Two bombs exploded near the finish line of the Boston Marathon on Monday, killing at least three people and injuring more than 130.
It’s an incident Youngstown Bomb Squad Commander Doug Bobovnyik fears could have happened anywhere.
“It’s easy to conceal an explosive device, especially in a crowded area where there are a lot of people,” said Bobovnyik.
All certified bomb squads undergo the same extensive training at Redstone Arsenal, an Army base in Alabama.
“Initial school is for six weeks, and then we go to re-certification schools and other schools related to that on an annual basis,” said Bobovnyik.
He added it’s common before big events for a squad and trained dogs to sweep through the area to check for devices. If an incident does occur, a squad will then do something they call “render safe procedures.”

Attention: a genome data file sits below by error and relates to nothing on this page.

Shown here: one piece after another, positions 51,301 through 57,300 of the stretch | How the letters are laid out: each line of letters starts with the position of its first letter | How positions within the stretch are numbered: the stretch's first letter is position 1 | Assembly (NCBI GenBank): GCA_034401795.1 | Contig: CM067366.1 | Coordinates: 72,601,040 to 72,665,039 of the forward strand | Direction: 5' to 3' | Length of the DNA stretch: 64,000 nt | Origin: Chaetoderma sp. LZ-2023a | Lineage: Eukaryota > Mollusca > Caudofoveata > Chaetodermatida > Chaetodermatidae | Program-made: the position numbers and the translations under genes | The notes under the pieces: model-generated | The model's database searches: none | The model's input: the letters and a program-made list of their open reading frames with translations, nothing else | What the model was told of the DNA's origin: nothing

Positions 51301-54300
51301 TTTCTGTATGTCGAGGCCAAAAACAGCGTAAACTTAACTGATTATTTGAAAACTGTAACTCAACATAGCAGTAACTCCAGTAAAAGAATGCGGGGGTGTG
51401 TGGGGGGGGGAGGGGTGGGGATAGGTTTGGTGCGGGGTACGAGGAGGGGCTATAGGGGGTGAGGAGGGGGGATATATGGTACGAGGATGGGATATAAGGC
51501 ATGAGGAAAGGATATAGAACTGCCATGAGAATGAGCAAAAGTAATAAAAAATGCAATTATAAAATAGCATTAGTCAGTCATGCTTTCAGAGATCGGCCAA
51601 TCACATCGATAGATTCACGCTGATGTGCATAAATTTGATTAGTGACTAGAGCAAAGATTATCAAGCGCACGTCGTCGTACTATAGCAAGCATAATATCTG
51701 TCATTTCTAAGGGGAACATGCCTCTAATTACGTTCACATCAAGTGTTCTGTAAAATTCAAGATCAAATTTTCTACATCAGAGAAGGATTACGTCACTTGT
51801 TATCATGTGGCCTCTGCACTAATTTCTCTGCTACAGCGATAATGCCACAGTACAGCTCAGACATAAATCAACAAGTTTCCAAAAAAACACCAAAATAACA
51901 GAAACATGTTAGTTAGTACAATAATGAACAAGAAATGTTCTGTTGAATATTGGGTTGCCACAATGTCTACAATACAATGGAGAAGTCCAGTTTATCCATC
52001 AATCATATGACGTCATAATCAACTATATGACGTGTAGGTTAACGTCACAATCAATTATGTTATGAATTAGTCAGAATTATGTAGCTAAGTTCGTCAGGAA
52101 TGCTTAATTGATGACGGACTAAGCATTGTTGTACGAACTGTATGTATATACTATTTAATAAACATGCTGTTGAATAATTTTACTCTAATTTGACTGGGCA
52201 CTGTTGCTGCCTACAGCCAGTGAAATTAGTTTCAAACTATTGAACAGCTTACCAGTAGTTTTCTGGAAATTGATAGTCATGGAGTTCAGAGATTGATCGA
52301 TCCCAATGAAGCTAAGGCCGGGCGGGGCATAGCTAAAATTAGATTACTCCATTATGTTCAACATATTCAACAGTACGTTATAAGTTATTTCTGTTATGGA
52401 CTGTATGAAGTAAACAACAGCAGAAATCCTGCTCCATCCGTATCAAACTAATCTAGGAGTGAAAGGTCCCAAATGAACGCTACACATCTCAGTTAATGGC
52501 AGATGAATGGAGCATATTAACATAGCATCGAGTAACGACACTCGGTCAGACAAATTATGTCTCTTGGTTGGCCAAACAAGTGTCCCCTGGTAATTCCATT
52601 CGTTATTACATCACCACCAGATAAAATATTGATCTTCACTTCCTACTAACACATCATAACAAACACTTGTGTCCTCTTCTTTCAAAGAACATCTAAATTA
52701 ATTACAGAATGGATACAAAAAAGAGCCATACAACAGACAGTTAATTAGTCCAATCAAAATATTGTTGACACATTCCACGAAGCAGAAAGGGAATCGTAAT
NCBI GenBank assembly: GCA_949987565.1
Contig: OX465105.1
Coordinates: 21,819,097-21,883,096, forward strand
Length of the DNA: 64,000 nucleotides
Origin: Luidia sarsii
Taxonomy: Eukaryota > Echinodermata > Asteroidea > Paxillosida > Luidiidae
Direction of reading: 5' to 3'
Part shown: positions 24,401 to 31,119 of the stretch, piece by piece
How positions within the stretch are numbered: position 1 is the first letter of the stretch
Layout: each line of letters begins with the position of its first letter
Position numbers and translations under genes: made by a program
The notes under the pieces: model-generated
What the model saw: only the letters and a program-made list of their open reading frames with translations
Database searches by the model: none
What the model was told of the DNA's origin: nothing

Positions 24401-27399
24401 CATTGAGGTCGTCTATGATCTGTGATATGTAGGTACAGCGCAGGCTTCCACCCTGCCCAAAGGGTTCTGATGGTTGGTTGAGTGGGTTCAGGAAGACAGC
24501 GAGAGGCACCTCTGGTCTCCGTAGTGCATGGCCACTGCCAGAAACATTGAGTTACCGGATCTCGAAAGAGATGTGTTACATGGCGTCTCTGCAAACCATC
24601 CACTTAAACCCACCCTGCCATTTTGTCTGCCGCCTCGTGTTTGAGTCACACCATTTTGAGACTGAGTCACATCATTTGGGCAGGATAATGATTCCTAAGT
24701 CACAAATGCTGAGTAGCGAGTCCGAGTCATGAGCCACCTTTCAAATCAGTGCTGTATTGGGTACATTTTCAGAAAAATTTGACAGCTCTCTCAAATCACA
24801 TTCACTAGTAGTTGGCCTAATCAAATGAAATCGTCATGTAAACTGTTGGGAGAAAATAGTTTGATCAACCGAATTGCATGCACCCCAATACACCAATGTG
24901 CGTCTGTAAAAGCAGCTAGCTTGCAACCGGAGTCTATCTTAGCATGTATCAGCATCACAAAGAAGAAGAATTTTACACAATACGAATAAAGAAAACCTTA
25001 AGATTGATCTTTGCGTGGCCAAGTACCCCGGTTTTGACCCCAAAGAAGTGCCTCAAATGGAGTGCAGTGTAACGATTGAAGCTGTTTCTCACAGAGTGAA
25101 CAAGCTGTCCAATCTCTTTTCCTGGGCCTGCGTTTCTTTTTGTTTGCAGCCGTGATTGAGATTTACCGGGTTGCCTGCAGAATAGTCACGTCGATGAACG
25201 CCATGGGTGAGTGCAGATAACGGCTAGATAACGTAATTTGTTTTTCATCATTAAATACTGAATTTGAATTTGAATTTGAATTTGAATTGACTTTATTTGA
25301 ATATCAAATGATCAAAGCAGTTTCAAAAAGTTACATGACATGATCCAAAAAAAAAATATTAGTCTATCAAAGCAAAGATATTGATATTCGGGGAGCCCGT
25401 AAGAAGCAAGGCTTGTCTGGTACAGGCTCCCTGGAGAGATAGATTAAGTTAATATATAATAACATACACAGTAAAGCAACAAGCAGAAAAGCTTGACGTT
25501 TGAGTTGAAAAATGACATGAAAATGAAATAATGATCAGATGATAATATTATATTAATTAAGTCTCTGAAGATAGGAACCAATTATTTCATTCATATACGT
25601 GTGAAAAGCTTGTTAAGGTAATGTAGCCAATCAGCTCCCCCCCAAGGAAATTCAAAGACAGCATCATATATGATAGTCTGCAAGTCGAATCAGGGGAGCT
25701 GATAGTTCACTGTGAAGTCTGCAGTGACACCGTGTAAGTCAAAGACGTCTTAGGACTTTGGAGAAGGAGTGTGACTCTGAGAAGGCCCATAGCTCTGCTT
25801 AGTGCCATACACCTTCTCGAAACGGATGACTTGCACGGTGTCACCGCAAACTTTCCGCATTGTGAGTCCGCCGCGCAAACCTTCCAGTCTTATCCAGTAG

“We arrive on the scene and if there is a device we render it safe,” said Bobovnyik. “It’s not uncommon for a secondary or third device to be placed in an area which is meant to injure bystanders or first responders”.
Each squad was trained the same way by the FBI to handle all kinds of different scenarios, including incidents with multiple explosive devices like what happened at the Boston Marathon.
According to Bobovnyik, the hours after the attack Monday afternoon would have involved collaborations between multiple agencies like the FBI and ATF.
“The bomb squad is mostly the first responder in an incident like this. They do though, at times, assist the post blast investigation,” said Bobovnyik.
Looking ahead, Bobovnyik said he thinks Monday’s attack will impact how public events are handled across the country.
“It’s going to be more difficult to plan them and to make them safe,” he said.